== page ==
Too much of our critical political discourse depends on one single virtue: consistency. This is why Pat Buchanan, a man who writes articles (I am not exaggerating) in praise of Hitler–is a kind of pundit saint. Since consistency matters, and consistency depends on memory–or rather, detecting someone's inconsistency depends on remembering what she's said in the past, let's have some fun with our favorite son on an economist, Robert Samuelson. Samuelson, is like the captain bringdown of the Post editorial page. He's got a droopy mustache, a dour expression, and he poo-poos just about everyone who tries to do something about something–environmentalists are dumb and self-indulgent for buying Priuses!.
For a while–for those who remember–Samuelson been poo-pooing Obama's "self-indulgence" on health insurance reform. A more competent rhetorical analyst, by the way, might have fun with the way he always goes ad hominem on Obama–treating his own impoverished and uncharitable image of Obama rather than Obama's stated positions (he even admitted once that this was his own problem). But it's worthwhile to poke fun at Samuelson's priorities. Way back before we spent 700 plus billion dollars in Iraq, chasing what turned out to be an easily uncovered deception, here is what Samuelon wrote:
A possible war with Iraq raises many unknowns, but "can we afford it?" is not one of them. People inevitably ask that question, forgetting that the United States has become so wealthy it can wage war almost with pocket change. A war with Iraq would probably cost less than 1 percent of national income (gross domestic product). Americans have grown accustomed to fighting with little economic upset and sacrifice.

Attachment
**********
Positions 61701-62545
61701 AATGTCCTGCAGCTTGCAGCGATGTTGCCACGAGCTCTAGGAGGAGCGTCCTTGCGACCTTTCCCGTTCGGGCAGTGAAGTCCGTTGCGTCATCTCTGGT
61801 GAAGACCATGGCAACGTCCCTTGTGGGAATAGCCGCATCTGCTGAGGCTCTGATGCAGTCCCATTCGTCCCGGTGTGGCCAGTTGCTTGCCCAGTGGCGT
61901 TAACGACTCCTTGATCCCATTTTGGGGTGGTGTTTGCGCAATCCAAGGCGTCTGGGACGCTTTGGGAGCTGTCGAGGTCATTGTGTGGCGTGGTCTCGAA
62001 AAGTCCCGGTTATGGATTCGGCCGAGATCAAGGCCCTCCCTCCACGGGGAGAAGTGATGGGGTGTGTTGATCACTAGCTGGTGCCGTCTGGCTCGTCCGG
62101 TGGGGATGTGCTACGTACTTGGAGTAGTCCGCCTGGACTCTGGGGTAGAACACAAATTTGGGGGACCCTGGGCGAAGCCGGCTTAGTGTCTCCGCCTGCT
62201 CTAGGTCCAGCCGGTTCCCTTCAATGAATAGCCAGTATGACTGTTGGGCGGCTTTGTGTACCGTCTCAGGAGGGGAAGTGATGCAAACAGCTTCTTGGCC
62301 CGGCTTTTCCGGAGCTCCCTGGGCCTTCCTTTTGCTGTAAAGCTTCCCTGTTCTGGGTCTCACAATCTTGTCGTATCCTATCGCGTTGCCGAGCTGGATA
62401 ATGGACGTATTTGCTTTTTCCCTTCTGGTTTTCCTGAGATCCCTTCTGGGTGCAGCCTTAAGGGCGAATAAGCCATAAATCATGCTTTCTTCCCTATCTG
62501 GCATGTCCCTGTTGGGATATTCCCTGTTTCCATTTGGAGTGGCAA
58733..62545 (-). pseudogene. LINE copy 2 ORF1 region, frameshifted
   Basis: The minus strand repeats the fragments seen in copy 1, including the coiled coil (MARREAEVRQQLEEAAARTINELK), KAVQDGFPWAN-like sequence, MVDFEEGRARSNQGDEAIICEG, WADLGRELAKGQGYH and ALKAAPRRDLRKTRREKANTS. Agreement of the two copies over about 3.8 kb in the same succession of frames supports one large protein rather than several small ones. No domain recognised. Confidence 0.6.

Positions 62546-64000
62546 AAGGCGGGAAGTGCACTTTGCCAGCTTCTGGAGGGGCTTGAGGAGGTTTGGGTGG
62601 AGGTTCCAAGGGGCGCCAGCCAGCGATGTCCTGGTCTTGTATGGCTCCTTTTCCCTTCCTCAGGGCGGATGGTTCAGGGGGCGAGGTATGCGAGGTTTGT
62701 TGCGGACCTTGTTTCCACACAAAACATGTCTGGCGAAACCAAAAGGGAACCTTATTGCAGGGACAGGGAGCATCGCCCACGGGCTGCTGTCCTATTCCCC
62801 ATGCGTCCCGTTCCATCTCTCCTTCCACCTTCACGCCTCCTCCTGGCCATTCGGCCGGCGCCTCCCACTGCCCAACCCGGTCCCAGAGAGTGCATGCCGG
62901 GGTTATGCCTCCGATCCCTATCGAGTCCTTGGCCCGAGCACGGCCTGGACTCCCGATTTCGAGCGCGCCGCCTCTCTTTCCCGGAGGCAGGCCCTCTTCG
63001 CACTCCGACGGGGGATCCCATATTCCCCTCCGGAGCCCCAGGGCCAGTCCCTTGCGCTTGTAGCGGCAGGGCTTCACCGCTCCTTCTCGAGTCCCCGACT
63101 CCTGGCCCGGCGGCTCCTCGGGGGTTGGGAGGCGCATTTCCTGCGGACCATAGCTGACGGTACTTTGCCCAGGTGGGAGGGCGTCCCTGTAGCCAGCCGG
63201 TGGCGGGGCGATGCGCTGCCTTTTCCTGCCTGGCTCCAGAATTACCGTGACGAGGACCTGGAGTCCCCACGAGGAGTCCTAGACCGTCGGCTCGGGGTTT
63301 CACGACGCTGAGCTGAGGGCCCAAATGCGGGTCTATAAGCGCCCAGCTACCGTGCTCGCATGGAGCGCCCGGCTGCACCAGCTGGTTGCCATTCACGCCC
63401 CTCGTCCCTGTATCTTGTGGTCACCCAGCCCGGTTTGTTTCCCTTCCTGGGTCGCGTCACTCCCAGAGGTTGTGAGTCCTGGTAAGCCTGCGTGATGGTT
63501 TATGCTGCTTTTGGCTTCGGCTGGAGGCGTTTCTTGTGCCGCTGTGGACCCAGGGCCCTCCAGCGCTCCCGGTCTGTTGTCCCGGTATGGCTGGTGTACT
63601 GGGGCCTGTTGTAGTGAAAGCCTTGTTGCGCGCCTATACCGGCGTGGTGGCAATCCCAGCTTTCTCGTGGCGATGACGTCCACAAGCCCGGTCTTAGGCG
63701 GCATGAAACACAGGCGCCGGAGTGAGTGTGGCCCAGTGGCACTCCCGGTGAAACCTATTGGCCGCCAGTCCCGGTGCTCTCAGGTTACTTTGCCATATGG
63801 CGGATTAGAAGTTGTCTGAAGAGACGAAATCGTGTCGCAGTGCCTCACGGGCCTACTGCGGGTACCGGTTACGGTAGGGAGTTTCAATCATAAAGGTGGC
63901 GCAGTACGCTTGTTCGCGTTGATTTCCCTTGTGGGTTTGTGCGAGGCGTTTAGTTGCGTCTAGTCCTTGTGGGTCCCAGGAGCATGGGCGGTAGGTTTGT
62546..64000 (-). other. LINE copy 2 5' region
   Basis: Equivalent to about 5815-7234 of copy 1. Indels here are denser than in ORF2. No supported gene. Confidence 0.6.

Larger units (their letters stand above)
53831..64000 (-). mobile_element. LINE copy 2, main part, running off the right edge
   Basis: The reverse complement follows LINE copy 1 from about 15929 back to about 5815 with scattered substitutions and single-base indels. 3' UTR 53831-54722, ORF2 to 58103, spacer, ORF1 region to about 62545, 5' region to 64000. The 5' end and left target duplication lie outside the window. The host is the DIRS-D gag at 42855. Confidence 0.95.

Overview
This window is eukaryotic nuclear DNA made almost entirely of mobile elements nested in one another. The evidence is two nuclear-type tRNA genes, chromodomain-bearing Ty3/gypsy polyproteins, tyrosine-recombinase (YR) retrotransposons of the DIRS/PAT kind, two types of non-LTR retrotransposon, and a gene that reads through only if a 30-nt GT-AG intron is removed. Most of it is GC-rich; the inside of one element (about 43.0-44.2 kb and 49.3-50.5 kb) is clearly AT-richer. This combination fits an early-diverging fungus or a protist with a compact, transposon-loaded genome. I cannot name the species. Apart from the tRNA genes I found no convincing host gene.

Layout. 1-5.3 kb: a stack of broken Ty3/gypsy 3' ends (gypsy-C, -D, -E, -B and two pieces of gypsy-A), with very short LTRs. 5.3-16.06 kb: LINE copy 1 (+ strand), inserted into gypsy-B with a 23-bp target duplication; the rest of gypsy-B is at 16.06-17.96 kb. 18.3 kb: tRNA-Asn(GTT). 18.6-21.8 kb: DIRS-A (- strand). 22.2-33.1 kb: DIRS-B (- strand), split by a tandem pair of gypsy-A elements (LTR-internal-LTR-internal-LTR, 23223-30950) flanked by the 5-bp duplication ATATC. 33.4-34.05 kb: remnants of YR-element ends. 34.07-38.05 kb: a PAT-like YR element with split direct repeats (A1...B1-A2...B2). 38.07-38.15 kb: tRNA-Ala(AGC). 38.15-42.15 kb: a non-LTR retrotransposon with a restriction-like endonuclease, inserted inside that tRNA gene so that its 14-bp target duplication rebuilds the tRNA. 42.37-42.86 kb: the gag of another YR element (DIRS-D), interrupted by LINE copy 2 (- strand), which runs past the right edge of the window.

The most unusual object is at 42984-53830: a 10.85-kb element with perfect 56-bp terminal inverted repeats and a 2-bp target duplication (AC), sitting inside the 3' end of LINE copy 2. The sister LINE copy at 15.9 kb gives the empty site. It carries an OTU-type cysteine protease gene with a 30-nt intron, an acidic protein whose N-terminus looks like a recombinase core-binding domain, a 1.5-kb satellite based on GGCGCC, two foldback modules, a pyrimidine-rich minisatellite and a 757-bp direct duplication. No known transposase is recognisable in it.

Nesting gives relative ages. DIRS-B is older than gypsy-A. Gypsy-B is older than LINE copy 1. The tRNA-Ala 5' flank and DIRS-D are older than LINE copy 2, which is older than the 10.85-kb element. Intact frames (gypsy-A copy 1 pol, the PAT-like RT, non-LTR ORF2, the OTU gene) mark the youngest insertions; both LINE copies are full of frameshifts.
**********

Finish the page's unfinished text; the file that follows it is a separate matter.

Pocket change. In reflecting on this piece (called "A War We Can Afford") Samuelson wrote:
Yes, that column made big mistakes. The war has cost far more than I (or almost anyone) anticipated. Still, I defend the column's central thesis, which remains relevant today: Budget costs should not shape our Iraq policy. Frankly, I don't know what we should do now. But in considering the various proposals — President Bush's "surge," fewer troops or redeployment of those already there — the costs should be a footnote. We ought to focus mostly on what's best for America's security.
When it comes things that are actually real, on the other hand, Samuelson is skeptical:
When historians recount the momentous events of recent weeks, they will note a curious coincidence. On March 15, Moody's Investors Service — the bond rating agency — published a paper warning that the exploding U.S. government debt could cause a downgrade of Treasury bonds. Just six days later, the House of Representatives passed President Obama's health-care legislation costing $900 billion or so over a decade and worsening an already-bleak budget outlook.
900 billion? That figure is almost exactly what we've spent in seven years of war. Weird. But this time cost is all that matters.